“Chemotherapy causes cell death that is not specific to cancer cells. It affects all cells. That is why people get so sick on chemotherapy. Cannabis, on the other hand, participates in a programmed apoptosis that concentrates on cells affected by cancer.

“Jake’s cannabis therapy is an adjunct treatment to his chemotherapy as well as a treatment for his chemotherapy side effects,” says Dr. King, who uses a full plant-based cannabis in a concentrated formulation called RSO.

“Jake’s story is really pretty remarkable. And with the help of medical marijuana, he’s fighting his cancer and doing well. Medical marijuana is a miracle to us.”
– Jessica

RSO contains THC and CBD but is higher in THC, because chemotherapy can have a devastating effect in terms of nausea, decreased appetite and poor nutrition. But finding just the right dosage for Jake proved to be a bit of a challenge.

“Dosing cannabis for children can be challenging at first because there are few studies on the subject,” Dr. King observes. “Dosing cannabis does not follow the typical medication guidelines. It is not based on the patient’s age, weight or height, so it can be a bit hit or miss initially with anybody, but especially with children.

“We started Jake with four hundred milligrams of RSO a day, and now, he is taking a gram a day. And Jessica finds that with the cannabis, Jake is able to tolerate his chemotherapy. He has no nausea or pain, and he does not need any of the medications the doctors wanted to give him.”

“The amount of RSO Jake gets now is just about equal to a grain of rice,” Jessica describes. “We worked him up to that. It took me a long time to figure out how much to give him so that he could handle it, and it took nine or ten months to get him to where he could eat a sandwich during chemotherapy. He’s now on a very detailed dosing schedule that depends on the type of chemotherapy he’s getting.”

Remarkable Story

By using cannabis therapy, Jake has not needed to take any of the medications used to treat the side effects of chemotherapy, Jessica reports.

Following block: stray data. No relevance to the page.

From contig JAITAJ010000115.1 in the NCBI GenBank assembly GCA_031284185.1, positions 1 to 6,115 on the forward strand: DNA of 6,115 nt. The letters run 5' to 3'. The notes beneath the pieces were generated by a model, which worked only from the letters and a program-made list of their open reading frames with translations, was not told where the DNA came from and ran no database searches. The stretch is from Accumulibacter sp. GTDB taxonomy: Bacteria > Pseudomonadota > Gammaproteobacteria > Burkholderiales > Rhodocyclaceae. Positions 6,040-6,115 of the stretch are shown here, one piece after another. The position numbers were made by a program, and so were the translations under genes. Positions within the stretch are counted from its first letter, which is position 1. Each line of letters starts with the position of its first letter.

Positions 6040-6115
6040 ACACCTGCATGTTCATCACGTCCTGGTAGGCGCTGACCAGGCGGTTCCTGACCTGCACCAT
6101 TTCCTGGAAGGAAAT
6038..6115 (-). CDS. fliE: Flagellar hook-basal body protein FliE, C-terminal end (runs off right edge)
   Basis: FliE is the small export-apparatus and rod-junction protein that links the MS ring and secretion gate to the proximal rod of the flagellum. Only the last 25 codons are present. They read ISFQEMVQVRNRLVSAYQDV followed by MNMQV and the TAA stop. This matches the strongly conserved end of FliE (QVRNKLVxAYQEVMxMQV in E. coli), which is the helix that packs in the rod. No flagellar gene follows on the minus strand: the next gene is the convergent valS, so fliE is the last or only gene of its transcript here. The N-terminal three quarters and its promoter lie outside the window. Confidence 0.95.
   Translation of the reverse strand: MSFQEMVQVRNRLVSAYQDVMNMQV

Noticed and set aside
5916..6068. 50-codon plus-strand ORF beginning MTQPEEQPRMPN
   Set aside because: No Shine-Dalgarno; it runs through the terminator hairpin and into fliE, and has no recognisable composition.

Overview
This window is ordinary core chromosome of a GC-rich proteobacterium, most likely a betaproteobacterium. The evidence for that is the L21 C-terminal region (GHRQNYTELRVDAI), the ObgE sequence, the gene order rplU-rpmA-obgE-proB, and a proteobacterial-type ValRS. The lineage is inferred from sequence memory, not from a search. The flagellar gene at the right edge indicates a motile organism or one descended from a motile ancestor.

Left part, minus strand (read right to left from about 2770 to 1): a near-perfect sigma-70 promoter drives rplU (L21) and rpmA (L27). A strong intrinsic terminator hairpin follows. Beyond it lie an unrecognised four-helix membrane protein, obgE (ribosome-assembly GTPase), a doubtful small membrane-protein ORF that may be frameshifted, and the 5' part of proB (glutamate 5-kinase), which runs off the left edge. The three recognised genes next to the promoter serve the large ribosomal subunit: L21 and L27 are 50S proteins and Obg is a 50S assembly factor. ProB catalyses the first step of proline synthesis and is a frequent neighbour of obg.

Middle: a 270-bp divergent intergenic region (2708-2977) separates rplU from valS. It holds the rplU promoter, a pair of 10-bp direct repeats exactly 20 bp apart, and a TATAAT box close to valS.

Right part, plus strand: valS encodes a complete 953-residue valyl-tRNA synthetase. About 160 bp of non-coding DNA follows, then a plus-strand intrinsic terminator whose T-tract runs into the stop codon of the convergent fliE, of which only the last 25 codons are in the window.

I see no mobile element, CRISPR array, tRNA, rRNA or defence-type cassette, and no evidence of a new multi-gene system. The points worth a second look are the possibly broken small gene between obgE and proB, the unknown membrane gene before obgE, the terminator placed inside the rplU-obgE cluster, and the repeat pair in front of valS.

“And he’s never gotten sick, not once,” she enthuses. “He’s gained weight, not lost it. He’s never had a low red blood cell count or needed a blood transfusion. And he hasn’t had any mouth sores. I give Jake the cannabis oil in his mouth, so it must have antibacterial properties because it’s kept him free of mouth sores.”

Jessica says she feels fortunate that Jake is doing so well. His cannabis therapy enables him to live a life that‘s as normal as possible for a child with cancer.

“Recently, I met a mom whose child has the same cancer as Jake, and at one point, her child spent one hundred and fifteen days straight in the hospital,” Jessica recounts. “A few months later, he caught a bug and spent forty-five days intubated in the pediatric intensive care unit. They didn’t think he was going to make it.

“We only go to the hospital for Jake’s chemotherapy treatments, and as soon as they’re done and Jake’s levels are acceptable, we leave. Jake had his second surgery on a Monday morning and went home on Thursday. He didn’t take any pain medication either. He wanted our medicine, not the morphine they gave him in the hospital.

“Jake’s story is really pretty remarkable,” she adds. “And with the help of medical marijuana, he’s fighting his cancer and doing well. Medical marijuana is a miracle to us.”

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    • Releaf MD

      At ReleafMD, Center for Medical Marijuana they take pride and caution in their authority to recommend medical marijuana in Florida, California and New York. They keep all of your medical and vital records confidential and secure. Whether you a... Read More

    • Kelly Ennix King, MD

      Kelly Ennix King, MD, is board certified by the American Board of Internal Medicine and is trained in primary care and hospital medicine. She earned her medical degree from the University of Tennessee School of Medicine and completed her resid... Read More